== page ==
8 Tough Baby Registry Decisions -- and How to Make Them
Stumped about what to buy for baby? These are your deciding factors. Photo: Shutterstock
We’ve observed (and, admittedly, experienced) more than one pregnant woman meltdown while shopping for baby gear. It’s understandable -- with all the choices, it’s easy to get overwhelmed. (And your hormones don’t help.) So we wanted to give you the lowdown on how to make some big picks. Now, no more panic attacks, okay?
Travel system or Convertible?
Make this decision in conjunction with your car seat pick. A travel system is a fancy name for a stroller that comes with an infant car seat that fits inside. Once baby outgrows the car seat, he can sit upright in the stroller. Convertible strollers tend to be expensive -- but really cool. (Think of them as the Transformers of strollers.) They either recline completely flat, or have a bassinet attachment to accommodate a newborn. For older babies and toddlers, they easily convert to a seated position. Some even have an extra adapter (usually sold seperately) for fitting in an infant seat too. If you’re an urban mom-to-be, or plan to walk with baby a lot, one of these might be worth the extra cash.
Sound only or Video?
There’s an array of different features available for baby monitors, and one that comes with a price hike is video display. Babies become good communicators pretty early on -- believe us, with just sound, you’ll know if yours wants to be picked up. So if you're trying to save some moola, video might be a good place to cut back. It can be useful, though. If your baby is the kind who makes lots of noises in his sleep (is he up or just dreaming? See instantly!), or if you can’t resist taking a peek here and there just to make sure everything’s okay. With video, you may not find yourself running back and forth to he nursery nearly as often.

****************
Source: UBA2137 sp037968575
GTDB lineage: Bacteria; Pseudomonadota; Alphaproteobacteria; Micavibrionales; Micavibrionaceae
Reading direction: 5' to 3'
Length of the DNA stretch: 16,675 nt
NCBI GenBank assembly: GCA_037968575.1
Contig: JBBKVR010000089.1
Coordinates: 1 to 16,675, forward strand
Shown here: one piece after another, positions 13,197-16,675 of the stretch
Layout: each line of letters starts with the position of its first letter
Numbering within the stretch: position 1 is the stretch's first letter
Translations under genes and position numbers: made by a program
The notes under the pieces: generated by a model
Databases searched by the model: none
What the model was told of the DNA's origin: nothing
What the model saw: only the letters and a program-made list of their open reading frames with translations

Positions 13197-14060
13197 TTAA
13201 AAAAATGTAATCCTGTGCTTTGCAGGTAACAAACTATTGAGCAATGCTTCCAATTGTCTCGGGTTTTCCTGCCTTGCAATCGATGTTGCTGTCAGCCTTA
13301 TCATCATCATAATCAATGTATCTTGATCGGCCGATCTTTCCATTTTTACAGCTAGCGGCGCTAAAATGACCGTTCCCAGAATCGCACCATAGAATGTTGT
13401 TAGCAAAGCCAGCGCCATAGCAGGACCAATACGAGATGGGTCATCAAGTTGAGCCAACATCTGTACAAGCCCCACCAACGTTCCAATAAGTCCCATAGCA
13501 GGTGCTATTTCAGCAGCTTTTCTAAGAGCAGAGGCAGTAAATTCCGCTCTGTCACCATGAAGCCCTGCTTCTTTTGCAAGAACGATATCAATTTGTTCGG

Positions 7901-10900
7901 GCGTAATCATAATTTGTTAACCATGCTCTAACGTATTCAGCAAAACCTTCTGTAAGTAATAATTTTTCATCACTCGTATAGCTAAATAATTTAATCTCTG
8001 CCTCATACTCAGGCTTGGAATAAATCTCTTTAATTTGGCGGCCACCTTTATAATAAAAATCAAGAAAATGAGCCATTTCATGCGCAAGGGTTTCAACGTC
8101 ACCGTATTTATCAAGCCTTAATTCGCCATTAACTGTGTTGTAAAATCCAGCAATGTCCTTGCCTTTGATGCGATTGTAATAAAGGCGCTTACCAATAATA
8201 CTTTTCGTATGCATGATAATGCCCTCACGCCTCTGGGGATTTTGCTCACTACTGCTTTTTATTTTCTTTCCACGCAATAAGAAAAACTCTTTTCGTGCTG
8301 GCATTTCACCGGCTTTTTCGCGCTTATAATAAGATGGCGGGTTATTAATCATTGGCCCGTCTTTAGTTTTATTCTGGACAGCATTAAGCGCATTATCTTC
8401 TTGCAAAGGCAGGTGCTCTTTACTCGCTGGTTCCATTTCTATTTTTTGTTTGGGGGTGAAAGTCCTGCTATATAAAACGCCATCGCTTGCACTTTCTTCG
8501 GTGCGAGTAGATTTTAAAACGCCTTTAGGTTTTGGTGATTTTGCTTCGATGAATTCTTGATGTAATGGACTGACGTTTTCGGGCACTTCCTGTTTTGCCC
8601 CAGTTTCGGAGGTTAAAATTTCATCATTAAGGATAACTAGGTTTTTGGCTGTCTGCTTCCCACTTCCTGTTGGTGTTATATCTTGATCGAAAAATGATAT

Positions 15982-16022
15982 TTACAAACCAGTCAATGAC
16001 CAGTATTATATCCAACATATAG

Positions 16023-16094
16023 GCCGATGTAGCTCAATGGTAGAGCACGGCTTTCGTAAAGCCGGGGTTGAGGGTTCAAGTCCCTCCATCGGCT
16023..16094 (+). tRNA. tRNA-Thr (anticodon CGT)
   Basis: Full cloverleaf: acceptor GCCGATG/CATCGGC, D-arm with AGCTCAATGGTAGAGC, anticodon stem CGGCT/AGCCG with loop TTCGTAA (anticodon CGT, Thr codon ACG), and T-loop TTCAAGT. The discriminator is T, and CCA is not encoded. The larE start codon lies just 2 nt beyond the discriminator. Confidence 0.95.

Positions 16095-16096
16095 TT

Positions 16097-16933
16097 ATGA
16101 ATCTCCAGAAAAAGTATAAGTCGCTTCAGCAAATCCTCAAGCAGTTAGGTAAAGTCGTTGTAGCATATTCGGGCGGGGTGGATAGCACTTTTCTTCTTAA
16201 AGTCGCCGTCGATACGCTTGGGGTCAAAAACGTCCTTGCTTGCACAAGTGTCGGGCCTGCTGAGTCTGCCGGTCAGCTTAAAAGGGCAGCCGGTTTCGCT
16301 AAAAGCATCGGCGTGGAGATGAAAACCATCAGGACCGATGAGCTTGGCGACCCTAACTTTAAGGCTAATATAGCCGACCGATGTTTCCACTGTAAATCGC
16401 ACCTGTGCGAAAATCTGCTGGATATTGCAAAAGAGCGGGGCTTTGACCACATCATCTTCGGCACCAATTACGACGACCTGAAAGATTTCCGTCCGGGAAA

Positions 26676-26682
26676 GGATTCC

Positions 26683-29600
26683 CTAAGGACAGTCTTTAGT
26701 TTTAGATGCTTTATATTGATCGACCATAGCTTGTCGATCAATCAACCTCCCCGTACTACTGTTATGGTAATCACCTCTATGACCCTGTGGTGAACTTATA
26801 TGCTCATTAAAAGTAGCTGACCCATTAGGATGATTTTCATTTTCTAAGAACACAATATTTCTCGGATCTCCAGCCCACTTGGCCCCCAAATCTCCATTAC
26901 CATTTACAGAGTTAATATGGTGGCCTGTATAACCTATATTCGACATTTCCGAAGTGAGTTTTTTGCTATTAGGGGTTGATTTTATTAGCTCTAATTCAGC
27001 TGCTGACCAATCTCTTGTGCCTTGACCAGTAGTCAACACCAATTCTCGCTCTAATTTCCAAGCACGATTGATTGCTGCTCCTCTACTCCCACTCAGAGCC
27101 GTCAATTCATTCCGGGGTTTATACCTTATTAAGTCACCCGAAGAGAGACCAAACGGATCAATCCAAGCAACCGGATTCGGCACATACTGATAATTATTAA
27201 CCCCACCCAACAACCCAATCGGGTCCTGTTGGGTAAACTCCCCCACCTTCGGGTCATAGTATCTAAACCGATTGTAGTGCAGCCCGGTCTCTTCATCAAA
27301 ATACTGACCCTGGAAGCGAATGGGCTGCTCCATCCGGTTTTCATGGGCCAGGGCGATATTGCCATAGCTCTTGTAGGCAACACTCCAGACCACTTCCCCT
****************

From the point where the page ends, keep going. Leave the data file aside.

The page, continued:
Electric or Manual?
If you’re planning to breastfeed and to work full time, an electric double pump is the way to go. It will save you a ton of time (which will be at a premium once you’re back to your 9-to-5) since the electric pumping mechanism makes the process more efficient. If you’re a stay-at-home mom and don’t think you'll pump often, you may just want a manual pump, which you operate by squeezing with your hand. They’re smaller, lighter and handy to have them for occasional use. On a tight budget and deciding between a high-quality hand pump and a low-quality electric one? Go for the manual. Because a good breast pump is important to your health and baby’s. yours shouldn’t be cheaply made.
Infant carrier or Convertible?
How much are you in your car -- and more important, how many stops do you normally make? These are the big questions when it comes to choosing an infant seat or a convertible one. That’s because an infant seat is made for portability. You can snap it into a base that stays in your car (have two cars? Get two different bases), it also snaps into a compatible stroller. The best part? Baby will probably sleep through the whole thing. The drawback is that most infant seats only fit babies up to 20 or so pounds, so you’ll have to invest in a new seat around age one. A convertible seat on the other hand usually fits babies from about 5 pounds up to 40 pounds, so it’s a longer-lasting purchase. If you do opt for the convertible kind, it will stay in your car, and you may disturb baby whenever you’re transferring him in and out.